Vaping in schools has captured the attention of principals across the United States. For instance, during the 2017–18 school year, school administrators in Connecticut addressed 2,160 incidents involving vaping. Several schools treat vaping the same way they do tobacco, while others have classified the vaporizers as “drug paraphernalia.” Some school leaders respond to vaping as an addiction problem; others see it as a discipline issue. Bob Farrace, director of public affairs at NASSP, noted in Education Week, “The schools that seem to be most effective are those that are, of course, enforcing their disciplinary code—they can’t do otherwise—but are using that as the floor and not the ceiling.” Due to health concerns and the disruption vaping may cause in schools, school personnel are developing policies to target this issue. Given the success of earlier antismoking campaigns, schools can be prime locations to launch new public health initiatives aimed at curtailing e-cigarette use.

National Attention and Resources

Several reports highlight that vaping poses serious health risks, especially for teenagers. Because of high nicotine levels, vaping is addictive and may open the door to future drug and alcohol abuse. One report suggests that vaping may be causing an uptick in the number of seizures in young adults.

These health risks can translate into problems at school as well. One of the most widely documented side effects of e-cigarette use is decreased attention span, which affects classroom performance. Other side effects such as increased heart rate and blood pressure can affect performance in sports. Due to these health concerns, it is not surprising that this issue is receiving attention as it relates to schools.

At the national level, the most applicable law pertaining to school vaping is the Family Smoking Prevention and Tobacco Control Act, which was intended to combat cigarette use by tackling sales to minors; it is currently being retrofitted to address e-cigarettes. State legislatures, too, have attempted to address the problem on a more local level through public health campaigns or tax hikes in an effort to raise the cost of tobacco products. In 2017, New York amended its Clean Indoor Air Act to address e-cigarettes. Oklahoma has passed a law prohibiting vaping on school property. While steps are being taken toward regulating these products—particularly when it comes to kids—these measures indicate a patchwork approach to a serious problem and indicate the speed with which vaping is spreading through high schools and younger grades. In fact, students are beginning to use e-cigarettes at younger ages. One study from NPR reports that 10th graders saw the highest jump from 2017 to 2018, going from 8 percent to 16 percent of students using e-cigarettes. Additionally, the percentage of eighth graders using e-cigarettes jumped from 3.5 percent to more than 6 percent.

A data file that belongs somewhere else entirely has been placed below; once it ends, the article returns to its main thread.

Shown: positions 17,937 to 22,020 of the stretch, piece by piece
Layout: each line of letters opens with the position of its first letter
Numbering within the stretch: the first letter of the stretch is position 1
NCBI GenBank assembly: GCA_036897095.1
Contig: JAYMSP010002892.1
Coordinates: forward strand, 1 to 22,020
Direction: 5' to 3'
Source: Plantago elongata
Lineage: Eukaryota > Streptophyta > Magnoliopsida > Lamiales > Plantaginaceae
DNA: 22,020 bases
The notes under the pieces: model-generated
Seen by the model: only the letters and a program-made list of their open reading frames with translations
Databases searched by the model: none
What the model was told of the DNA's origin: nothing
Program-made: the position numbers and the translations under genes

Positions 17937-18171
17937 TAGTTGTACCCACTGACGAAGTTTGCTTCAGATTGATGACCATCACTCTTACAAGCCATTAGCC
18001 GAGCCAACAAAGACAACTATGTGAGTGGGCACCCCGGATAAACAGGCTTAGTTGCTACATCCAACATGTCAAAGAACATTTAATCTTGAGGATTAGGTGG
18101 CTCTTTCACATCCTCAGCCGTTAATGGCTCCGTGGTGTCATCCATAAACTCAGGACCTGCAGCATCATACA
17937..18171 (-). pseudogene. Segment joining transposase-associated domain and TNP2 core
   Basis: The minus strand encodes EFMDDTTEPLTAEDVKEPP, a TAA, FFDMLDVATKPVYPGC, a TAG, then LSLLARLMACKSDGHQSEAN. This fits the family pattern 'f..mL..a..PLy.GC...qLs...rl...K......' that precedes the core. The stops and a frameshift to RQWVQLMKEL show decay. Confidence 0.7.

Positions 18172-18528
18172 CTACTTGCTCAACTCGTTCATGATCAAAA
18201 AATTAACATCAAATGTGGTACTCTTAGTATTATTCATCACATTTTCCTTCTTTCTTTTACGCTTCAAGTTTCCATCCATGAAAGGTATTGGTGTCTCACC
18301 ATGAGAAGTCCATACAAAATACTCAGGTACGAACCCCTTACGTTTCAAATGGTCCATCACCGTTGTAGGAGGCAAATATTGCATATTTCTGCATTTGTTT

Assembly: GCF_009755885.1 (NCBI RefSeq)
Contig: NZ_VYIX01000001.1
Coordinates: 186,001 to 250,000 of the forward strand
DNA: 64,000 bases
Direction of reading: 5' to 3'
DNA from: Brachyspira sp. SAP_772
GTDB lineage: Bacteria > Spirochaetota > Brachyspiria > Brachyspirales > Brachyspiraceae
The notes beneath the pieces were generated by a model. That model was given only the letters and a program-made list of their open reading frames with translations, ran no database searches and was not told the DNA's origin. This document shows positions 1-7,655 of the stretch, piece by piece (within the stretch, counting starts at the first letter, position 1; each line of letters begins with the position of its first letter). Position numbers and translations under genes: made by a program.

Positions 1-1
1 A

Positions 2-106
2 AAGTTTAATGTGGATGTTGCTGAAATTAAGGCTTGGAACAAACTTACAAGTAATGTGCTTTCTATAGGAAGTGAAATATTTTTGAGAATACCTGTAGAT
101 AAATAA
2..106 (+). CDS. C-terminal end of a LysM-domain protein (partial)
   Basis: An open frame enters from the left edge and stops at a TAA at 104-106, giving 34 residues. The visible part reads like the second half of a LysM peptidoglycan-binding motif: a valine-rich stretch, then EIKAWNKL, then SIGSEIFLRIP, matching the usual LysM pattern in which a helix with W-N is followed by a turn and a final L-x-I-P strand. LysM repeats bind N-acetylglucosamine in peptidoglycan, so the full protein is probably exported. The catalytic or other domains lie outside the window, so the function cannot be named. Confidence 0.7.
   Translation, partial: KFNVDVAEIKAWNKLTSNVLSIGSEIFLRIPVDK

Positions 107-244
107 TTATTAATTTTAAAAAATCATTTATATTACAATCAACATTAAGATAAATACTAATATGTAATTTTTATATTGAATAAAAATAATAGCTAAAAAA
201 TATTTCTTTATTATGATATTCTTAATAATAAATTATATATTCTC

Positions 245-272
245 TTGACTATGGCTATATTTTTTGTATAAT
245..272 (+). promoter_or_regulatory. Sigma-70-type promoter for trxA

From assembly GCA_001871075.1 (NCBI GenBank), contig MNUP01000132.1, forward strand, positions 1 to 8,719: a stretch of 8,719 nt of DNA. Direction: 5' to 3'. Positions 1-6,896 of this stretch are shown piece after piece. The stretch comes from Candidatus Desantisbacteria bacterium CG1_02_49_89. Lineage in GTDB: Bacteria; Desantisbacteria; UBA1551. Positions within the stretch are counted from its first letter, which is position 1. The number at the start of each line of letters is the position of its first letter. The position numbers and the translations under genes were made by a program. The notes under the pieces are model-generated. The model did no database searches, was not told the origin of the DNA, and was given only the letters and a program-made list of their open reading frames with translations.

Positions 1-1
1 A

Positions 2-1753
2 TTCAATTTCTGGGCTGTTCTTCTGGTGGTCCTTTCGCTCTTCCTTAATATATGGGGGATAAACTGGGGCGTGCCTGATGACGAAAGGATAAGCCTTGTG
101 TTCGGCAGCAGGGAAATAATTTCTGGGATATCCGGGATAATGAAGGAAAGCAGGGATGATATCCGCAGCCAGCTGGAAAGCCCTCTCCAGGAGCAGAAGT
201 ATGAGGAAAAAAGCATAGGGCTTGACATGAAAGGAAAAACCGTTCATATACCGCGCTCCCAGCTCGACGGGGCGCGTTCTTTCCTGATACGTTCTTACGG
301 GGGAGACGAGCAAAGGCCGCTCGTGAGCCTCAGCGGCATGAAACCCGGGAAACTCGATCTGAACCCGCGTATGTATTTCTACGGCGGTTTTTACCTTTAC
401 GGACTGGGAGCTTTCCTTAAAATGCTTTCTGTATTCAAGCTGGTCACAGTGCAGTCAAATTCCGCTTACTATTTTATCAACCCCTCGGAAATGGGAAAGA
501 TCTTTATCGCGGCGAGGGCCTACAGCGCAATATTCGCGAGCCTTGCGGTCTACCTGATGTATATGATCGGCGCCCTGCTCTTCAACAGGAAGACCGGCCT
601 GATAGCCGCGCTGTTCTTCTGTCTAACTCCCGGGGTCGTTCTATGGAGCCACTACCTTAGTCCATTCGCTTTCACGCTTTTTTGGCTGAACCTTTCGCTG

As a result of the rise in e-cigarette use among students, a number of governmental organizations have also taken steps to address the growing epidemic. For example, the U.S. Food and Drug Administration has revamped its Youth Tobacco Prevention Plan to include e-cigarettes, and the agency has taken steps to curtail the sale of such products to minors. Similarly, the Centers for Disease Control and Prevention has launched an educational campaign to raise awareness of the destructive effects of e-cigarettes. In particular, it highlights the dangers of e-cigarette use and also focuses on parent education to help wean addicted teens off nicotine. Stanford Medical School has created prevention programs for secondary schools, and the California Department of Education includes information about policy implementation. The American Lung

Association and the Departments of Health in Minnesota and Massachusetts have addressed the issue within the context of schools as well. These different programs and campaigns can assist school leaders in addressing many of these health concerns.

Recent Legal Controversies